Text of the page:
Mystery person who tested positive for Brazil variant in UK has been found

5 March 2021, 16:09 | Updated: 5 March 2021, 18:54

The mystery sixth person who tested positive for the Brazil variant in UK has been found (file photo)
The mystery sixth person who tested positive for the Brazil variant in UK has been found (file photo). Picture: PA
Nick Hardinges

By Nick Hardinges

A mystery sixth person who tested positive for the Brazilian coronavirus "variant of concern" in the UK has been found.

It was announced last week that six cases of the P.1 Covid-19 variant had been detected in Britain - three in England and three in Scotland.

However, one of the individuals had previously not been found as they had failed to correctly fill in their contact details.

The Brazil strain, first seen in the city of Manaus, is believed to be more contagious than the original virus, and it is also feared that the current vaccines are less effective against the variant.

All five of the other cases were linked to travel between Brazil and the UK.

Earlier this week, Health Secretary Matt Hancock told MPs that "five of these six people quarantined at home as they were legally required to do".

He added: "Unfortunately one of these six cases completed a test but didn't successfully complete the contact details."

Read more: Covid R number rises slightly for first time since January to 0.7-0.9

Read more: Surge testing in two new areas after South African variant detected

Mr Hancock confirmed during the government's coronavirus press briefing on Friday that public health officials have since found the mystery sixth person and traced their contacts.

The Brazil variant is a concern to scientists because it shares similar mutations to those identified in the South African strain.

One adaptation - called E484K - could help Covid-19 evade antibodies in the immune system that would fight the virus based on experience from a vaccine or a previous infection.

Following last Sunday's announcement of the Brazil variant entering the UK, health officials managed to trace the three Scottish cases.

The trio of infections were all oil workers who were returning to their families from Brazil, via Paris and London.

Efforts are under way to find all the passengers that were on the same Heathrow to Aberdeen flight as these individuals.

Read more: Two-fifths of UK adults have received first jab, Hancock confirms

Read more: Nurses poised for strikes over 1 per cent NHS pay rise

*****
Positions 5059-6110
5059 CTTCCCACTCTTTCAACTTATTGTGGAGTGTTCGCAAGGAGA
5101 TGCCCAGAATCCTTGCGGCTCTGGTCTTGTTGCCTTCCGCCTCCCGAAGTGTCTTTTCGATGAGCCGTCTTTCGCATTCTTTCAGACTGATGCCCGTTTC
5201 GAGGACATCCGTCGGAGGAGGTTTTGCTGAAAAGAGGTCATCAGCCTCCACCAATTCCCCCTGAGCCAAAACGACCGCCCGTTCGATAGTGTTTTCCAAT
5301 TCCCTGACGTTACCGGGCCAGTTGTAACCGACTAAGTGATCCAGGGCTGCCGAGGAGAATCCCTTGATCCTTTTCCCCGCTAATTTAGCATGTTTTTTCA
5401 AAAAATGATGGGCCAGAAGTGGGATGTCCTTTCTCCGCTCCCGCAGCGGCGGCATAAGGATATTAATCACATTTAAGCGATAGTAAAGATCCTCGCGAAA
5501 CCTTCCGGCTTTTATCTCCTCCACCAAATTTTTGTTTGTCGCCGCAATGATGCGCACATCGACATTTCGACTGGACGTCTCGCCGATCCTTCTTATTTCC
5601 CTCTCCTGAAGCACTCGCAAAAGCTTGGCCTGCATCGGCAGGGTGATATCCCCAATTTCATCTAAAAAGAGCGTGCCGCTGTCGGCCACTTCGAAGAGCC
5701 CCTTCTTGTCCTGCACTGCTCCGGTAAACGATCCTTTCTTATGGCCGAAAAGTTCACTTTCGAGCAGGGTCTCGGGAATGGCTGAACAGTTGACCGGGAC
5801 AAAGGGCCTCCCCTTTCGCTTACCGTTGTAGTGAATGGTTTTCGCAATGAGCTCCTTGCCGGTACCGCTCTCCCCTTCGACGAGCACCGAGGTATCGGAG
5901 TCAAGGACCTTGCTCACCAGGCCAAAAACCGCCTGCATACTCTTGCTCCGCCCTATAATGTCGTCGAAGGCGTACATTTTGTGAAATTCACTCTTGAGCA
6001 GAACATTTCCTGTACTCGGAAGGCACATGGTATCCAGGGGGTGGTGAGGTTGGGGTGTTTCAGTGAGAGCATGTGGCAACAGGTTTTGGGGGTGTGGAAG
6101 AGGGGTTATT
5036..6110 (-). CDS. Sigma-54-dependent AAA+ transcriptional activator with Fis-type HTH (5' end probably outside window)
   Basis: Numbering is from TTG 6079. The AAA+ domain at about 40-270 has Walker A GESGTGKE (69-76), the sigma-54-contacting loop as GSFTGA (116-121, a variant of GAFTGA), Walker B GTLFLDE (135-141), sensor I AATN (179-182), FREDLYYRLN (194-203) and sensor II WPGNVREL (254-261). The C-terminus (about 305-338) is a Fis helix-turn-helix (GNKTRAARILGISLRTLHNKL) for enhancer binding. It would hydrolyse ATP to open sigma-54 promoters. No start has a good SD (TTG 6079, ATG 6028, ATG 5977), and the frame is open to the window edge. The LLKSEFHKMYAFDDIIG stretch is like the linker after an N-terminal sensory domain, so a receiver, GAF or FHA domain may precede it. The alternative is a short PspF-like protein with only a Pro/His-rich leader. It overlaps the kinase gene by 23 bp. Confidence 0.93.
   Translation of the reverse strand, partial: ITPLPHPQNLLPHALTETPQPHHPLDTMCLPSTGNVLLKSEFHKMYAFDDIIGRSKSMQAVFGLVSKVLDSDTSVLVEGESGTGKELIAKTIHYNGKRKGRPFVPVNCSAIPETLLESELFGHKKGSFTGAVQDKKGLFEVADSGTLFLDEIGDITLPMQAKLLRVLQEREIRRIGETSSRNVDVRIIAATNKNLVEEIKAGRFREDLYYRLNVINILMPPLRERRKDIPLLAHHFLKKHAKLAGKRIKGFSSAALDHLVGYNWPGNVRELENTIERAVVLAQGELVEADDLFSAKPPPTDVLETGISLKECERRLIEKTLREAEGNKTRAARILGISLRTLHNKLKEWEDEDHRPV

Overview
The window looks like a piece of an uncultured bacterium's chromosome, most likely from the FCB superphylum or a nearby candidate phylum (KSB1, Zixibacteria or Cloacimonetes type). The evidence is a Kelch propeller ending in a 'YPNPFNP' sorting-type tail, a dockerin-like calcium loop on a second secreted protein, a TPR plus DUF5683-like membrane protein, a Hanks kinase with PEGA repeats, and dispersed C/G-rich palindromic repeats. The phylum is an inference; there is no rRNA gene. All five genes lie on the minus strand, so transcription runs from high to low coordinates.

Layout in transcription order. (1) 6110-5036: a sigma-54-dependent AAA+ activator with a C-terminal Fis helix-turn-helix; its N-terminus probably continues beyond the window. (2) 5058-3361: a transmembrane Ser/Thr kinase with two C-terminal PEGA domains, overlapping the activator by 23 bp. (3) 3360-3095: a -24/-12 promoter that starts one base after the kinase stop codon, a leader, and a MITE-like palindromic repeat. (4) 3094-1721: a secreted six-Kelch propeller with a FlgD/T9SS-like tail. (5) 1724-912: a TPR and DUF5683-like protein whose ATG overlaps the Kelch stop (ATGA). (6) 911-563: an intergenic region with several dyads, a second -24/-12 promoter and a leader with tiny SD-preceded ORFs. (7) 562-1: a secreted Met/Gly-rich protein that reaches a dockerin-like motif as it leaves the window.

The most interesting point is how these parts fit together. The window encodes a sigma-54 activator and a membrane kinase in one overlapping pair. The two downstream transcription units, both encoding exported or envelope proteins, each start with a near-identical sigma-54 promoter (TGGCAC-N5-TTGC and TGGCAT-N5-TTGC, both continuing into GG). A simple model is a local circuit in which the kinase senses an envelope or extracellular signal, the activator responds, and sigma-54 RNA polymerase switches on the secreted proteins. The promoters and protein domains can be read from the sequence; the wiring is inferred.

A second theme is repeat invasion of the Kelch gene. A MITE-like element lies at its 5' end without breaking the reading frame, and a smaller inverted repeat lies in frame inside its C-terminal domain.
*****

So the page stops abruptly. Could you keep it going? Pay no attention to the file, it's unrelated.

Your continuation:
On Friday, the health secretary said: "Thanks to the brilliant team who've been working so hard over the past week, we've now successfully identified the sixth case of the variant of concern first identified in Manaus in Brazil.

"Using the latest technology, and with the dogged determination of our testing and tracing scheme, we've successfully identified the person in question.

"The best evidence is that this person in question stayed at home, and there's no sign that there's been any onward transmission.

"But as a precaution, we're putting more testing in in Croydon, where they live, to minimise the risk of spread.

"This positive outcome was only possible because of the huge genomic sequencing capacity that we now have in this country and because of our Test and Trace team so they could identify these cases, track them down, contact them, and it shows the importance of this capability that we've built, and how important it is, also, to be transparent when new variants are found."

Dr Susan Hopkins, strategic response director at Public Health England, said a team of 40 were able to locate the mystery individual who had tested positive for the Manaus variant.

She told the press conference the individual had "attempted to register his test online but had failed to do so effectively".

"Specialist teams from NHS Test and Trace and Public Health England immediately launched an investigation to identify the individual concerned," Dr Hopkins continued.

"An incident team of 40 people from across the system made up of laboratories, logistics, data analytic experts were mobilised to trace the individual."

The discovery, via reading the test barcode, that the sample had arrived at the Cambridge Lighthouse through the DHL service for home delivery helped narrow it down to two regions made up of 10,000 possible households.

This was then narrowed further to 379 households with "enhanced contact tracing" then kicking-in, with call handlers contacting those who could have received a test in that time interval, scaling it down to 27 individuals before the person then came forward.